2 Through the “Golden Door” What were these immigrants trying to escape?-famine-land shortages-religious or political persecution
3 Through the “Golden Door” Europeans:Between around 20 million arrived in the U.S.Escaping religious persecution, land shortages, and rising population.
4 Through the “Golden Door” Chinese and Japanese:-Between ,000 Chinese arrived.-Seeking fortune (California Gold Rush-1848).-200,000 Japanese lived on the West Coast by 1920.-Annexation of Hawaii in 1898 increased Japanese immigration.
5 Through the “Golden Door” West Indies and Mexico:-Between about 260,000 arrived from the West Indies.-They were seeking jobs.-About 700,000 came from Mexico between-They were seeking jobs and escaping political turmoil.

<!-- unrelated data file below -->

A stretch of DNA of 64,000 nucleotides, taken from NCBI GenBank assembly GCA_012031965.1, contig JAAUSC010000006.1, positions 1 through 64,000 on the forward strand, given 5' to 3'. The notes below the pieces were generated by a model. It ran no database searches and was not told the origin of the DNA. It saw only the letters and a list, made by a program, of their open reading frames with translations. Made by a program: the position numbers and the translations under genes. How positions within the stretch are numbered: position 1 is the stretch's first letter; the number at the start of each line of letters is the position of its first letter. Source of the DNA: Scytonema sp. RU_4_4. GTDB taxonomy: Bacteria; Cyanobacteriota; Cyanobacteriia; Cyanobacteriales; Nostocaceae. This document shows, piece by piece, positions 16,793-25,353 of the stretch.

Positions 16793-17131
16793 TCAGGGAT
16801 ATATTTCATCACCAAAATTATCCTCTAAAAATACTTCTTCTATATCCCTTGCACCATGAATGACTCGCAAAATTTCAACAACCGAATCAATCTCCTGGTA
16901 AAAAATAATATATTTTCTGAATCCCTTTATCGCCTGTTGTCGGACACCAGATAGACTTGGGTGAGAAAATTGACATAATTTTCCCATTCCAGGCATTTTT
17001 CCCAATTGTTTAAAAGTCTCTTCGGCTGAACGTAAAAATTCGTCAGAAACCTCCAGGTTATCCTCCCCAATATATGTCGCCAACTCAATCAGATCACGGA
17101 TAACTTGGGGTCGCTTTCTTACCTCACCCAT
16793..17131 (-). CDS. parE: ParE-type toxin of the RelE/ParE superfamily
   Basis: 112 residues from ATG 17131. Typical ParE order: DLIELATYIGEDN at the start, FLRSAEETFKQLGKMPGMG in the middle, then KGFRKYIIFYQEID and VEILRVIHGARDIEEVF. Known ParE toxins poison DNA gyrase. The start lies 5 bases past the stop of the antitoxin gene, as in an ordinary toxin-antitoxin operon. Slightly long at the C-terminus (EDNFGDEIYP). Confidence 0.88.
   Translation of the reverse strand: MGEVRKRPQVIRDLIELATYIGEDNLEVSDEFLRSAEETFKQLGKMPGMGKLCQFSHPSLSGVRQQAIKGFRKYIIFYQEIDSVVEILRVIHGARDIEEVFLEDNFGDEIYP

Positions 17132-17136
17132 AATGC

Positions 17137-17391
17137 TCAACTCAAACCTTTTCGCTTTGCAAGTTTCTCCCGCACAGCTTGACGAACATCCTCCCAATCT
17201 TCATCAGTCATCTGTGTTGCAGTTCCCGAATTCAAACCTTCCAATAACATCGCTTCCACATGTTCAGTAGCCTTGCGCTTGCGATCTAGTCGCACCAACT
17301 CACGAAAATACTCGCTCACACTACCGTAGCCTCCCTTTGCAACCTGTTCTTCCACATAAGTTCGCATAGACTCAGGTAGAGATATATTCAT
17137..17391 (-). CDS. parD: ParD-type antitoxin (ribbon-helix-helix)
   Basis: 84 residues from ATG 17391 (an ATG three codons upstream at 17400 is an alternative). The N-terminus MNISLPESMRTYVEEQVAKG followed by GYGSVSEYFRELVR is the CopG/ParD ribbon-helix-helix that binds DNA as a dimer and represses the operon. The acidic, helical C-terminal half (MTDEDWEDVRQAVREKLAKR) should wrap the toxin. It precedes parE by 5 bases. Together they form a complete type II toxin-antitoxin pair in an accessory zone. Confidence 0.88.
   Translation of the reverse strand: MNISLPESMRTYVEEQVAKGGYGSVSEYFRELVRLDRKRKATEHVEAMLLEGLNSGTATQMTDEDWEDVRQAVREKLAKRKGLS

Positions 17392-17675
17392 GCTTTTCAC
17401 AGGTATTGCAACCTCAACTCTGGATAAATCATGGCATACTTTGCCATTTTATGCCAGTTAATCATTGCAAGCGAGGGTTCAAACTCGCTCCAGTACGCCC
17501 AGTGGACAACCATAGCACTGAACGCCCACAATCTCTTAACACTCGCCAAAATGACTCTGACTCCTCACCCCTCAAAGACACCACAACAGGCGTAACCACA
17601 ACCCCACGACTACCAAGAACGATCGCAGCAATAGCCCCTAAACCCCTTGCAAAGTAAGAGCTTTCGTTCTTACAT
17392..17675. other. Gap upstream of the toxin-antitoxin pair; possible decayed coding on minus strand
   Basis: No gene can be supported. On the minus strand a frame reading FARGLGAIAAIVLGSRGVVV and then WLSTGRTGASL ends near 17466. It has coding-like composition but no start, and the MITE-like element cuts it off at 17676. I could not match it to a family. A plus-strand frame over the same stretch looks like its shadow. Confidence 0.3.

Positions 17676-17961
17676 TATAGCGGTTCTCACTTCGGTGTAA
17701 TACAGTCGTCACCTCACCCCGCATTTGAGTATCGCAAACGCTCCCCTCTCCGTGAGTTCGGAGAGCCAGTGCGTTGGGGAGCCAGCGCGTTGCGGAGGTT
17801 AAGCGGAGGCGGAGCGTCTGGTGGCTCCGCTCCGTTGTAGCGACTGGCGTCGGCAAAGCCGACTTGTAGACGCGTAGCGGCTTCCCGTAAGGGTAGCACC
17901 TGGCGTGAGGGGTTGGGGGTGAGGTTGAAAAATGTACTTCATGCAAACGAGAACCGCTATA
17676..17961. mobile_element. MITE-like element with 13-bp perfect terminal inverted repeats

6 Through the “Golden Door” Steerage- The cheapest accommodations on a steamship. Most immigrants booked passage in steerage. Very bad conditions.
7 Life in the New LandEllis Island- Immigration station in New York Harbor. From 1892 to 1924 it was the chief immigration station in the U.S. An estimated 17 million immigrants passed through it between this time.
8 Life in the New LandAngel Island- Immigration station in San Francisco Bay. Between 1910 and 1940 about 50,000 Chinese immigrants entered through Angel Island.
9 Immigration Restrictions Melting Pot- mixture of people of different cultures and races who blended together by abandoning their native languages and customs.Nativism- overt favoritism toward native born Americans.Chinese Exclusion Act- Banned entry to all Chinese except students, teachers, merchants, tourists, and government officials.Gentlemen’s Agreement- Japan’s government agreed to limit immigration of unskilled workers to U.S. in exchange for the repeal of the San Francisco segregation order.